Personalities: Nataraja Ramakrishna


The word ‘Natya’ in the Two Telugus states today cannot be uttered without mentioning the name Nataraja Ramakrishna.

The reviver of Andhranatyam and Perini Siva Thandava, he was a virtuoso in three others, including the third native Telugu dance, Kuchipudi.  A scholar, skilled singer and dancer, and inspiration for cultural revival, he is the next of the great Andhra Personalities in our series.



The recreator of not one, but two dances, and with parents from both Telangana and modern Andhra Pradesh, Nataraja Ramakrishna’s story begins not in either of the two Telugu states, or even India, but Indonesia.

Born on the island of Bali (the last Hindu outpost in the  archipelago), the nrtta (rhthym) of Ramakrishna gaaru’s life was poetic even in this respect.  He was a dance maestro whose birth took place in one of Bharatavarsha’s ancient daughter cultures, which absorbed our Samskruthi and even invited brahmanas to settle  to spread the Dharma. How appropriate that a reviver of our culture hailed from an ancient absorber of our culture?

He would go on to revive not only Perini but Andhra Natyam as well. Fittingly, his mother (Damayanti Devi) was from Nalgonda district in Telangana and his father (Ramamohan Rao) was from East Godavari in Andhra Pradesh—a Telugu unity story if there ever was one. Nevertheless, he spent most of his life in Telangana, and very much represents the new state’s contribution to our common heritage.

He was interested in classical dance from childhood itself. Leaving his family, who did not approve of his passion, Ramakrishna went to Ramakrishna Math in Madras (now Chennai).

He was a student of Kuchipudi and Bharatanatyam, and studied under Smt. Naidupeta Rajamma and Pendyala Satyabhama and learned from Natyacharya Vedantam Lakshminarayana Sastri, the famous Kuchipudi exponent who opened the dance style up for women. Starting from 1971, Ramakrishna gaaru closely reviewed not only historical texts such as the treatise Nrtta Ratnavali, but also the dance poses of the famous statues of the Ramappa Temple just outside of Warangal.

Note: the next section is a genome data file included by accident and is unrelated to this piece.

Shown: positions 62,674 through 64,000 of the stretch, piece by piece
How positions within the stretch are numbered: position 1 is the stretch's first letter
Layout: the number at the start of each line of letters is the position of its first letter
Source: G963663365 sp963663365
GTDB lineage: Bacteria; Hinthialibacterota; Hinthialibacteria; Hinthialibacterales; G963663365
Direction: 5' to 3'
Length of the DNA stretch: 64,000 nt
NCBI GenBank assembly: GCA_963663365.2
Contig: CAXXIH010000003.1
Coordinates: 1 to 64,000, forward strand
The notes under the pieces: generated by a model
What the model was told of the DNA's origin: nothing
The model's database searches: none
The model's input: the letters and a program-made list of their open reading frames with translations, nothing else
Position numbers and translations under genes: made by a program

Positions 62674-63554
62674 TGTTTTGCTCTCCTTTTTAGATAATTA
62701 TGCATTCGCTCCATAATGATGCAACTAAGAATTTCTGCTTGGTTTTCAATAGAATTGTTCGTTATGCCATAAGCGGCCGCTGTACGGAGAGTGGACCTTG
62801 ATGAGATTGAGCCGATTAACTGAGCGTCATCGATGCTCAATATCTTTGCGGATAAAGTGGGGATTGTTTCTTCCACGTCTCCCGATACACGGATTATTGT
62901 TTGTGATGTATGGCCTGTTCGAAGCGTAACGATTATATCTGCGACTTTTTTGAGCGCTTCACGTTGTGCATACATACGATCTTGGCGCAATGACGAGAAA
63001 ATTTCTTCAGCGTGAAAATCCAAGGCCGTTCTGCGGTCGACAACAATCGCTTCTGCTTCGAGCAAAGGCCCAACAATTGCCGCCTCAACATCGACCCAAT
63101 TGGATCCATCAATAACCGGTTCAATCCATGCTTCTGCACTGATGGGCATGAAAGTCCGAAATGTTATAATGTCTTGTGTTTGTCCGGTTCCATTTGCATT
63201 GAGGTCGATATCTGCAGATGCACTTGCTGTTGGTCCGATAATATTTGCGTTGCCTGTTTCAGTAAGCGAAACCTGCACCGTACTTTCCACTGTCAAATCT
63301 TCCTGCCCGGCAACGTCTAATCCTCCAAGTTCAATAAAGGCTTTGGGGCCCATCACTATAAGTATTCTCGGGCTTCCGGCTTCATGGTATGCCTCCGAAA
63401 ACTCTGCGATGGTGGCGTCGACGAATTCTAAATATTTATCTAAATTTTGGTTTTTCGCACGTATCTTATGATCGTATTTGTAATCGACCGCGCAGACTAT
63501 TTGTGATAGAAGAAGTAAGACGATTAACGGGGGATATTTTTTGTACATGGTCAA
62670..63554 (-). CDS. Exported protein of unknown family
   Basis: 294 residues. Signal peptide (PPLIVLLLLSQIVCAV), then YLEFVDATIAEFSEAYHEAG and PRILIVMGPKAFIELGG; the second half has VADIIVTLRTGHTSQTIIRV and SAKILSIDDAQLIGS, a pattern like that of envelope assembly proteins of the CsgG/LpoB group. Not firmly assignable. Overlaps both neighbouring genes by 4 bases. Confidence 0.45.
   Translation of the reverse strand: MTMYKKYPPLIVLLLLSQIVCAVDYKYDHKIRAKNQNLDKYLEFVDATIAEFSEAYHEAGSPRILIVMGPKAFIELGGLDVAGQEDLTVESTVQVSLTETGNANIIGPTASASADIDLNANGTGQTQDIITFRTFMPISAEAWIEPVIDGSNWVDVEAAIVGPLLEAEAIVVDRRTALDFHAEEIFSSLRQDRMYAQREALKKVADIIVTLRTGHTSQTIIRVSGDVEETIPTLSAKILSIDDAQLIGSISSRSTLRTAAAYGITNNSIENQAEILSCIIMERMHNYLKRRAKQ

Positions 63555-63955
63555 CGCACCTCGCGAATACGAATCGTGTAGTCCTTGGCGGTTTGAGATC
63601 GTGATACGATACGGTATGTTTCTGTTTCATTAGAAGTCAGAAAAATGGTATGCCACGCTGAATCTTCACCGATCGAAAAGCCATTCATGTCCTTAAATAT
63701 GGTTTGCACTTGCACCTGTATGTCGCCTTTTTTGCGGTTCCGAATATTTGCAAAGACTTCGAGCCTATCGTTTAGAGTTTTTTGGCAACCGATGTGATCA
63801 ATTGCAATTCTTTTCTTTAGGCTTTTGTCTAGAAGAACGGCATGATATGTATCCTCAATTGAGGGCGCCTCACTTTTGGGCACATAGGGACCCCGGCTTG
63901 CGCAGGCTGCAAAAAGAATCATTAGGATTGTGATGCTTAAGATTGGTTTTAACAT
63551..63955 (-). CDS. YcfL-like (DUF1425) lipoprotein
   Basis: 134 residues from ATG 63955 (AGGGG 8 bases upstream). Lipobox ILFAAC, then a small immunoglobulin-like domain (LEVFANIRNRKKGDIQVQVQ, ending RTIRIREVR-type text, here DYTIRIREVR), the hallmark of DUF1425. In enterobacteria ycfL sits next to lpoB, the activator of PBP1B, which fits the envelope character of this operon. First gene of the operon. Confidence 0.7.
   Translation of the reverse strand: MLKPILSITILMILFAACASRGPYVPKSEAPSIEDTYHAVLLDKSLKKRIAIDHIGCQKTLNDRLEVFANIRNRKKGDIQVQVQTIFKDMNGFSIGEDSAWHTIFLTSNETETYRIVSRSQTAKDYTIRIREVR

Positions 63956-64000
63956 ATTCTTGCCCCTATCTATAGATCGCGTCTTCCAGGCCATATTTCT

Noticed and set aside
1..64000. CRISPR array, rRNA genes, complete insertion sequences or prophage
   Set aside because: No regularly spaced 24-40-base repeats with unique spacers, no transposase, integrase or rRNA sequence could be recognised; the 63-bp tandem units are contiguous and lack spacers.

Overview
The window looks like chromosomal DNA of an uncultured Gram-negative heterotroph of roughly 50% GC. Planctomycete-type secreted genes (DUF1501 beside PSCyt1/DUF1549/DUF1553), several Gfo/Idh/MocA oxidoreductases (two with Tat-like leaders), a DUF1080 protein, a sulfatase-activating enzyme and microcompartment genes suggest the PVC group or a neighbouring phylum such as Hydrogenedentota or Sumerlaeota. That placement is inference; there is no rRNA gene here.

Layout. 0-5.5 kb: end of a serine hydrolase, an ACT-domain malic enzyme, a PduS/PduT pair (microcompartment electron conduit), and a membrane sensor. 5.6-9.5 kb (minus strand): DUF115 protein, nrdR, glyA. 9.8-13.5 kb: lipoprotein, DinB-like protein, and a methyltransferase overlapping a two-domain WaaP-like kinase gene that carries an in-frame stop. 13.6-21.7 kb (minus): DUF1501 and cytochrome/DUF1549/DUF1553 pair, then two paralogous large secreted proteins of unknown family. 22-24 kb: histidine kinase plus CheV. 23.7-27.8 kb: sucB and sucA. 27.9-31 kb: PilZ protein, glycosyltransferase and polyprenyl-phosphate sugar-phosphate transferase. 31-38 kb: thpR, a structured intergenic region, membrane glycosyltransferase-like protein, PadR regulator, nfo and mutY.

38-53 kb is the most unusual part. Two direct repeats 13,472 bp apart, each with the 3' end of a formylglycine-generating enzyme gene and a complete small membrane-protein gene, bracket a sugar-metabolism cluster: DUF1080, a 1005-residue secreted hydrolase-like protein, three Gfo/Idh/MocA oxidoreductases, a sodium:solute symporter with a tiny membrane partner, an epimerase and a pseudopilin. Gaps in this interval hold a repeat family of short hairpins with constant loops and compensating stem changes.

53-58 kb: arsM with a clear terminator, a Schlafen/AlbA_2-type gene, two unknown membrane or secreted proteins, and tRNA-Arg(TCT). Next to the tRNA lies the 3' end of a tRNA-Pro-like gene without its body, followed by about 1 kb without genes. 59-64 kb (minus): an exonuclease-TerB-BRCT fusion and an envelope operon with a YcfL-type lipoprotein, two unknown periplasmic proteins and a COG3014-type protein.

At 18, he later performed at the Nagpur Royal court where the moniker “Nataraja” was affixed to his name, Ramakrishna. The newly minted ‘lord of the dance’ had studied under Sukhdev Karthak. The Maratha king of Nagpur was a great patron of his, and Ramakrishna gaaru became a scholar of the sastras and a linguist in 5 bhashas.

A life-long bachelor, his was a life dedicated to the humanities. He sought to infuse new life not only in long dormant danceforms, but to revive the spirit of Telugu Thanam in our traditional

For him, dance is his life partner; disciples are his children while his inheritance is his knowledge of art of dance. [2]



After decades of dedication, he was able to first write commentaries on the style before instructing students, ultimately nurturing the return of the great warrior dance: Perini.  [3] An exponent of Kuchipudi, intructor of Bharatanatyam, reviver of Andhra Natyam, and reconstructor of Telangana’s Siva Thandava, he truly was a jewel of the Telugus.

Aside from his most famous contributions, he had a life full of achievement.